Computers are ubiquitous in science. From elementary scientific education to cutting edge research it is likely that a computer will have a significant role. I feel, however, that there is a gap - which this website is intended to fill. Scientific writing is often difficult to understand, but attempting to present it to students in a simpler form is likely to result in less rigor. This may not matter if the intention is for the students simply to learn what has already been done, but if their intention is to become fully involved in the science then there is a problem. Such involvement means asking 'what if' questions - if you changed part of the theory, what would the result be? The trouble is that if the students start from a less that rigorous exposition of the theory, then the result is likely to be meaningless nonsense - a collection of jargon words strung together.

But suppose that rather than a expressing a scientific theory in the form of words (which can result in excessive philosophising about what those words actually mean) or as a system of equations, one expressed it in the form of a computer program. This allows students to try out all sorts of 'what if?' ideas. They can try different inputs to the program. If they are more advanced then they can try altering the program. Of course this might not produce sensible results, but I feel that it is much less likely to produce nonsense than playing with a theory expressed in words - computers are unforgiving of a lack of rigor.

The purpose of this website, therefore, is to explore the possibility of using computer programs as the basis of mathematical proofs and scientific theories. This will be done as a series of open source projects, which I hope that other people will become involved in. It is my intention that these programs will be easy to download and use, with graphical frontends and straightforward installation. The proposals for the first two projects are listed below. If you are interested in taking part in these projects then please contact me at stephen at domain name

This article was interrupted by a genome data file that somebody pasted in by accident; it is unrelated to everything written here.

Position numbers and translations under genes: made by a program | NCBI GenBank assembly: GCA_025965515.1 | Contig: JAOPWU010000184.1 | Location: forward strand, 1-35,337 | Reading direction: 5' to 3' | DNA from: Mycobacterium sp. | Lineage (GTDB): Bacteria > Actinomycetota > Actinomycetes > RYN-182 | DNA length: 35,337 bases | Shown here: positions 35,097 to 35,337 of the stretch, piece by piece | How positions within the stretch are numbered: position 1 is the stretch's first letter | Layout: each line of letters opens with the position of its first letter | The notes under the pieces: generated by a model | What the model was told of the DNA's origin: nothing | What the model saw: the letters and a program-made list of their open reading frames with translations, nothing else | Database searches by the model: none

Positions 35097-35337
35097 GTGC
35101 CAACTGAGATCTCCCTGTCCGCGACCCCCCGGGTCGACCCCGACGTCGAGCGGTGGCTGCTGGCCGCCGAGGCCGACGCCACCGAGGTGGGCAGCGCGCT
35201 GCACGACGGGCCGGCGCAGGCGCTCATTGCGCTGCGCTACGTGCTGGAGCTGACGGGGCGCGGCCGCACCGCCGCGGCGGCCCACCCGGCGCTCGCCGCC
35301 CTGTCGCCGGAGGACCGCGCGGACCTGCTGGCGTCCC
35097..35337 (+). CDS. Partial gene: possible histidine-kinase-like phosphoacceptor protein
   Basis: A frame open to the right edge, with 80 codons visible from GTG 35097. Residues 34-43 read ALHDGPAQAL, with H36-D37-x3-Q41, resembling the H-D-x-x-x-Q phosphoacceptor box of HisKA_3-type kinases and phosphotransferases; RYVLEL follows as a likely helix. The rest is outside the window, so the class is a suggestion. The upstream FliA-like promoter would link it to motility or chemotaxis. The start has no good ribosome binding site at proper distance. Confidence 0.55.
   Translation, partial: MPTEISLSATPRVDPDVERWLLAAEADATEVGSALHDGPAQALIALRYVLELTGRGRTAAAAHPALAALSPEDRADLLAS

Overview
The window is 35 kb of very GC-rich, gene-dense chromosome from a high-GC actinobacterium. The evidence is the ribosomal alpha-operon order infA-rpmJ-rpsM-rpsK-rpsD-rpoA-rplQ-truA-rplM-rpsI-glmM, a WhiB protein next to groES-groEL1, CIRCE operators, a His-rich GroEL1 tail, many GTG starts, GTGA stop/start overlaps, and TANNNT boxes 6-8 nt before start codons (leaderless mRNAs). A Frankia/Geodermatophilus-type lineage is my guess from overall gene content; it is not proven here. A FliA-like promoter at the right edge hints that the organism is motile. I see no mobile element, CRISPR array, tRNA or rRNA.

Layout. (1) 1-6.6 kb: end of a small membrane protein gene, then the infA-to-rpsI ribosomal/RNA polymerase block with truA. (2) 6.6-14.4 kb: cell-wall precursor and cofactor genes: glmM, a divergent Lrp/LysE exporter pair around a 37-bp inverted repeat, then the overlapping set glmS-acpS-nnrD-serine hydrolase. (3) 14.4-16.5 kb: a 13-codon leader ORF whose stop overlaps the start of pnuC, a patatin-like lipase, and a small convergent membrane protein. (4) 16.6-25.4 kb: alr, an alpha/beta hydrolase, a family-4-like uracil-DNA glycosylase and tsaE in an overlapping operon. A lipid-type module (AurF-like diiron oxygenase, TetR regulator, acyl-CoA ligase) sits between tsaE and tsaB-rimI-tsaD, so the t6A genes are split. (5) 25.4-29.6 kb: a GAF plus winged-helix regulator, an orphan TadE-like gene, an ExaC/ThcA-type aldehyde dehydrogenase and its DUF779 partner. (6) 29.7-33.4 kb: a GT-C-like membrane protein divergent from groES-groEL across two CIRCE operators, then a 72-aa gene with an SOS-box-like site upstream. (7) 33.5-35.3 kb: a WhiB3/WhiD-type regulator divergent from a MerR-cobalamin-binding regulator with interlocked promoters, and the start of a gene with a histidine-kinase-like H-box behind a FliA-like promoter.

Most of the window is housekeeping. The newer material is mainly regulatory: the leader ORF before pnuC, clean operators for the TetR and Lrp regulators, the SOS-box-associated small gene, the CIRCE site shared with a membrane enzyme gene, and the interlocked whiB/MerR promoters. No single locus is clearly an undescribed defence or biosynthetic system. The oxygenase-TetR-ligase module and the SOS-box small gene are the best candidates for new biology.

Gödel's incompleteness theorem

Given a set of axioms for arithmetic, Gödel tells us that there is an arithmetical statement which can neither be proved or disproved from those axioms. The purpose of this project is to write a computer program which will take the axioms and use them to generate an statement which is undecidable in that axiom system. Details

Bell's theorem

Bell's theorem says that any model which reproduces what happens in quantum theory has to satisfy one of two rather strange constraints. The first is that it allow faster than light transmission of information. The second is sometimes referred to as defying realism, but I would replace this by the model having to include the minds of experimenters. The aim of this project is to produce a framework in which such models can be tried out, to see how such constraints arise. In particular, it is planned to investigate the model described in Disproof of Bell's Theorem by Clifford Algebra Valued Local Variables by Joy Christian

The simulation to investigate this can now be seen here

Cosmology and Expanding space

I have doubts about the usefulness of the concept of expanding space in cosmology, and this section will contain calculations relating to this. The first of these concerns how an object moving through space is affected by the expansion of the universe and can be found at cosmology1.html

Landauer's principle and the second law of thermodynamics

Landauer's principle states that you can do computations with an arbitrarily small amount of energy, but that getting rid of the data that is generated has a specific energy cost. The idea of this project is to investigate this by modelling thermodynamic systems at the scale of individual elements, but with enough of them to see thermodynamic effects arising. As well as looking at Landauer's principle, it is intended to look at the idea that interesting things happen on 'the edge of chaos', in certain kinds of dissipative systems.

Quantum Chromodynamics

There are a number of open-source programs to perform lattice calculations in quantum chromodynamics. This project aims to construct a graphical front end for such software and to look into ways of using it to perform significant calculations on a personal computer rather than a supercomputer.
My other websites
Take a look at Chronon Critical Points which has scientific reviews, articles and applets, and at which has reviews and articles of a non-scientific nature. Also, which questions whether Einstein's battle with quantum theory was really as futile as people say.
Recent changes to my websites

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